Older people will be allowed to direct up to $300,000 from the sale of their primary home into super –three times the newly established cap on non-concessional contributions.
From 1st July, people aged 65 or over who downsize from a property that has been their main residence for a period of at least 10 years, will be able to make a non-concessional contribution of up to $300,000. These contributions will be in addition to those currently permitted under existing rules and caps, and will be exempt from the work test or the $1.6 million balance test.
Couples selling a jointly owned main residence can contribute up to $600,000 of the proceeds, between them.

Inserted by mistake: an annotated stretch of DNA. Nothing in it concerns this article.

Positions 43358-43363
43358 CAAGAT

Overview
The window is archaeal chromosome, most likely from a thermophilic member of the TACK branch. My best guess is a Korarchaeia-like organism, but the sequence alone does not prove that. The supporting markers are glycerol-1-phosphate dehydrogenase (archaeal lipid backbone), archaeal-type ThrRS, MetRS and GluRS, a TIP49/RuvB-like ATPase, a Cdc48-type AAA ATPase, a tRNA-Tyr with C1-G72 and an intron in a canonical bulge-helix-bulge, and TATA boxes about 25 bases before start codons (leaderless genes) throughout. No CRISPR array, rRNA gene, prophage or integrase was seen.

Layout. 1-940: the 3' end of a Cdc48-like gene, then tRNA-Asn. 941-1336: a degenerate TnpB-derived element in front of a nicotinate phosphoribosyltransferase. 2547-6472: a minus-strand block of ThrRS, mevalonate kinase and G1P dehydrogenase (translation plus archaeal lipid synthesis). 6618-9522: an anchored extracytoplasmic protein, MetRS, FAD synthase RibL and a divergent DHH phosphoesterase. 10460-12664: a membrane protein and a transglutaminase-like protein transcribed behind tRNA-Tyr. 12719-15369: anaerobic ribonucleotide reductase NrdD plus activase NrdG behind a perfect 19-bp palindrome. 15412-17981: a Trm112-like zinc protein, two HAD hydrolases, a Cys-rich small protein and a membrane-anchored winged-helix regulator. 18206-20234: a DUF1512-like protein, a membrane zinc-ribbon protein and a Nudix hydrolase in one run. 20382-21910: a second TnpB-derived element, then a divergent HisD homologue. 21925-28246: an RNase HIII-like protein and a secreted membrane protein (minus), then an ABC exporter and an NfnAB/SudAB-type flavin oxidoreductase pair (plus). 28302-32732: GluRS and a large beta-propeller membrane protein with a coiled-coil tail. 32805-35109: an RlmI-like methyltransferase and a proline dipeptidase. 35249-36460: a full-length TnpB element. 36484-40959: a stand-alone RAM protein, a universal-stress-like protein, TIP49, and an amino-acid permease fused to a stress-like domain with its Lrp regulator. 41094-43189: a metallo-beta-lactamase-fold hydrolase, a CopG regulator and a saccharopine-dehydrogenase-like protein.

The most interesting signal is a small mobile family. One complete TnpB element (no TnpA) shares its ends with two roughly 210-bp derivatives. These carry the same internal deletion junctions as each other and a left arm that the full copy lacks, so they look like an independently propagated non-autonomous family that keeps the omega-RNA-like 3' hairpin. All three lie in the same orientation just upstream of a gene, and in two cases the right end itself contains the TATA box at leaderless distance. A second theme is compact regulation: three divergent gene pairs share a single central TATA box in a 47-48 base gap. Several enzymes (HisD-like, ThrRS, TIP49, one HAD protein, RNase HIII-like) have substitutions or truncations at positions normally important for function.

The move is part of the Federal Government’s attempt to tackle Australia’s overheated property market by freeing up established homes and increasing supply.
Mercer Financial Advice Leader Richard Ebbs says the scheme is “an interesting development” but warns retirees to approach it with caution.
“They need to be careful about it because there could be Centrelink implications,” Ebbs says. “Your principal place of residence is not counted against the assets test but if you sell it and put it in super, that money is.”
“The main benefit of super is that it offers lower tax rates but if you’re on the Age Pension you’re not paying tax so there’s not necessarily much benefit. It might be simpler to invest the money personally.”
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